And once he launched into the Squeeze material, the crowd was even happier. It was easy to forget that the band broke up in 1982, and Tilbrook’s versions of “Annie Get Your Gun” and “Take Me I’m Yours” were raucous, even on acoustic guitar. When he moved to the thunder of a 12-string for “Is That Love” and “Up the Junction,” Tilbrook’s talents as a storyteller truly shone.
After a break and a costume change - new sport coat, green sparkly shoes - Tilbrook professed a “need for electric guitar,” and the show kicked up into a league the crowd hadn’t expected at all. In the prime years of Squeeze, bassist John Bentley was huge part of their sound, and Chris Difford’s buzzing voice - a deep counterpoint to Tilbrook’s soulful tenor - gave the band’s vocals their signature sound. Somehow, impossibly, Tilbrook found a way to evoke both with his guitar playing.
Tilbrook is known as a songwriter, but he deserves more credit for his guitar work and vocal power. His growls, though not quite in Otis Redding territory, would at least give Joe Cocker a run for his money. In the second half of his set, Tilbrook went way beyond simply recreating the Squeeze sound solo. “Tempted” was transformed into a Muscle Shoals workout, and “Hourglass,” with its rapid fire chorus of Take it to the bridge/Throw it overboard gave him (and the crowd) a chance to really shake out the pipes. The last part of the set was a cascade of the hits, from “Black Coffee in Bed” to “Another Nail in My Heart” to “Pulling Mussels from a Shell,” and they just kept getting better.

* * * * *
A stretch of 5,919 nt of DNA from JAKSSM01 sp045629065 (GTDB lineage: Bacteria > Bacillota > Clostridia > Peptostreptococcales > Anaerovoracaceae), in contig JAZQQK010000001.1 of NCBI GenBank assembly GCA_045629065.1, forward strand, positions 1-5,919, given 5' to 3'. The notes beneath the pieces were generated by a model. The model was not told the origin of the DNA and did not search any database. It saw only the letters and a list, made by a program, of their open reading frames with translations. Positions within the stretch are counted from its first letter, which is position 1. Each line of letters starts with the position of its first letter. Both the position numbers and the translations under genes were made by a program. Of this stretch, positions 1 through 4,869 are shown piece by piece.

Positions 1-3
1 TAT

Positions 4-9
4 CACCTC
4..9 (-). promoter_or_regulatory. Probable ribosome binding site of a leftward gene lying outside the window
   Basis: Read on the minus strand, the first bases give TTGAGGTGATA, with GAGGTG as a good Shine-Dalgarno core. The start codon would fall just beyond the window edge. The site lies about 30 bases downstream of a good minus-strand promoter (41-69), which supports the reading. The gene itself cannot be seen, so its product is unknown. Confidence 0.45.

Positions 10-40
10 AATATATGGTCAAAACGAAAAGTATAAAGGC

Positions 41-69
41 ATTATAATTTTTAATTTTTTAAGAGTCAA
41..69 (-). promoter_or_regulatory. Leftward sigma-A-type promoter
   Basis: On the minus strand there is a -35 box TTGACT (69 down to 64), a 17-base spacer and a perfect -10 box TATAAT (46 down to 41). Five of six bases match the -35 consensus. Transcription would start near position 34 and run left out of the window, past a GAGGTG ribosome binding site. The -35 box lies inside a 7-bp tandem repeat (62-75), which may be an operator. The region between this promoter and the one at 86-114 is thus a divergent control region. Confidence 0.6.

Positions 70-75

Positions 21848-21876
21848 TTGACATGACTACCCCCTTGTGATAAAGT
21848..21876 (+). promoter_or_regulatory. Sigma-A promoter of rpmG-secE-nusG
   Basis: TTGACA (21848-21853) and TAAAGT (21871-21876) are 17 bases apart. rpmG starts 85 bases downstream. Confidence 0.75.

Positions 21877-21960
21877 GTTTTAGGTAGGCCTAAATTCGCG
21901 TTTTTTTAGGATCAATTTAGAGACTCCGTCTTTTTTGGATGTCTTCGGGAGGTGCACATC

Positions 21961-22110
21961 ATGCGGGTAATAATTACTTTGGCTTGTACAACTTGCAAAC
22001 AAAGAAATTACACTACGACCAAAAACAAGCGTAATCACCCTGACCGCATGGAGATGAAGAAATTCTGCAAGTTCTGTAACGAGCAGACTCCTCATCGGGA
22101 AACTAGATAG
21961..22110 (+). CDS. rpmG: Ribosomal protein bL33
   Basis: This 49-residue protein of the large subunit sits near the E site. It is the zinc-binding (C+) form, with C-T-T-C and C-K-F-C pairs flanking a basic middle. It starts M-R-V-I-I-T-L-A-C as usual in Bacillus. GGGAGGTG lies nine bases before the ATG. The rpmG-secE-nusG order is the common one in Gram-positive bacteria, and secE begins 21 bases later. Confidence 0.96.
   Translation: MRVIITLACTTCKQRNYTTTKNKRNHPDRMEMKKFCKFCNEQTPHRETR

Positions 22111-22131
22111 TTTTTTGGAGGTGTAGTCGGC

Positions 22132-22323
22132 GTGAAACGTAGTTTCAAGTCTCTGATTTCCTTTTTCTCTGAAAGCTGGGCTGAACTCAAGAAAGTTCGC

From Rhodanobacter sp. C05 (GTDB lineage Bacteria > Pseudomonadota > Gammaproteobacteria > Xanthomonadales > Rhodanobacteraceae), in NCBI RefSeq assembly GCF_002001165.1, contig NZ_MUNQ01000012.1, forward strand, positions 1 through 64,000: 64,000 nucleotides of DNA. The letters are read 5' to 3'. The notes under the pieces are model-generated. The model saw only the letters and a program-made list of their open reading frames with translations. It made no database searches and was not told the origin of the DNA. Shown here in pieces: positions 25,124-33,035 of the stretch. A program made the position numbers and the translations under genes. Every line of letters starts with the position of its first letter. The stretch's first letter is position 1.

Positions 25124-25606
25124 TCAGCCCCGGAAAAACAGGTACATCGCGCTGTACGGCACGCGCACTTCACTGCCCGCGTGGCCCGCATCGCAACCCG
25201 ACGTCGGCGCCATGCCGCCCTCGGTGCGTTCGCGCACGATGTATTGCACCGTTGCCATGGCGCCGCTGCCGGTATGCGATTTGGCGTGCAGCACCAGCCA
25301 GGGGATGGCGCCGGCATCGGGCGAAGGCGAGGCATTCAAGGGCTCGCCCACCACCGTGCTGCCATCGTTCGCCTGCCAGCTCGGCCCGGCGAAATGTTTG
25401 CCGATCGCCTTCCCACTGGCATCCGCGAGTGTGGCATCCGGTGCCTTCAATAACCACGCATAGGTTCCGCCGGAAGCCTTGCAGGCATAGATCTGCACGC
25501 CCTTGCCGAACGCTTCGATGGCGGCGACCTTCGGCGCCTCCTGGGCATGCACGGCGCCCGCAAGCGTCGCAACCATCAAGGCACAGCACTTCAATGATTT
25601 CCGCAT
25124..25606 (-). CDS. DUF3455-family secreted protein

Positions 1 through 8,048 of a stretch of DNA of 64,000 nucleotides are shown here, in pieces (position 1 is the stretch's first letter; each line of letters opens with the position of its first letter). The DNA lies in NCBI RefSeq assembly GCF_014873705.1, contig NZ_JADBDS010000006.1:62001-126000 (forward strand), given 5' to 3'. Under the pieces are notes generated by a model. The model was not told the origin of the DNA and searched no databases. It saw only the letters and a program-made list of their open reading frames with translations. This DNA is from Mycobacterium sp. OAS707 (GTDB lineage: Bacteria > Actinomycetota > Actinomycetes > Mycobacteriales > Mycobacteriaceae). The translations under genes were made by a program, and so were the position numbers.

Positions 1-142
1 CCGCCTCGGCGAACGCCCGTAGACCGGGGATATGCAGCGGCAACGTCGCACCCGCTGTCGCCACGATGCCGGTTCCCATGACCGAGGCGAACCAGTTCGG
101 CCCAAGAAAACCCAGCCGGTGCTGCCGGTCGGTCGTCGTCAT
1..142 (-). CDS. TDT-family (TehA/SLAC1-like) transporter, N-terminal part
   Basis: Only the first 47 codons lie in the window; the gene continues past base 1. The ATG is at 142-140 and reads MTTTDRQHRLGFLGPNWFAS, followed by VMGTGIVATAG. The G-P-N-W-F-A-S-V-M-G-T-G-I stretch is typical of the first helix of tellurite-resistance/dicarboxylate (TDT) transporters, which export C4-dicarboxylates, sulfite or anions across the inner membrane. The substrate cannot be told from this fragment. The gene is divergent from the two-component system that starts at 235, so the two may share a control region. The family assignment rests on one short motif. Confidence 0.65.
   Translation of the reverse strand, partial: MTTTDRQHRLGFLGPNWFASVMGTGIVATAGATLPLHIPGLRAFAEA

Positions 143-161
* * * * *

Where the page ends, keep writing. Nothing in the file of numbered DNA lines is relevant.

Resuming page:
Tilbrook’s encore was, of course, “Goodbye Girl,” and he closed it with a few quick scat choruses and jazz guitar (and a quick “Thanks, loves” at the end). During the show, his hints at upcoming tours with Difford (and perhaps a version of Squeeze) made it clear that next time, the man will need a bigger room.
Leftovers: You have to love an acoustic set that features both cello and trombone. Local songwriter David George, playing with guitarist Ben Byrd and cellist Christine Gross (“two-fourths” of his band A Crooked Mile) opened with new songs “All in All” and “Damn the Love,” and his gently gravelly voice worked just right in this setting. Closing song “Lover in Me,” with guest trombone, primed the crowd perfectly for Tilbrook’s one-man magic show.
Vulture Hound: We are extremely pleased to be able to share our latest Vulture Hound Guest Playlist from Squeeze legend Glenn Tilbrook!
Published March, 2014
Angie La La by Nora Dean
Ukelele Lady by Peter Sellers and Sophia Loren
It’s a Rainy Day by Sunshine Girl by Faust
Fold4, Wrap5 by Autechre
Cybernaut by Tonto’s Expanding Head Band
Uncle Albert/Admiral Halsey by Paul McCartney
The Story of Nathan John by Nine Below Zero
Mercy, Mercy, Mercy by Live by Buddy Rich Big Band
Twenty Five Miles by Edwin Starr
Observatory Crest by Captain Beefheart & His Magic Band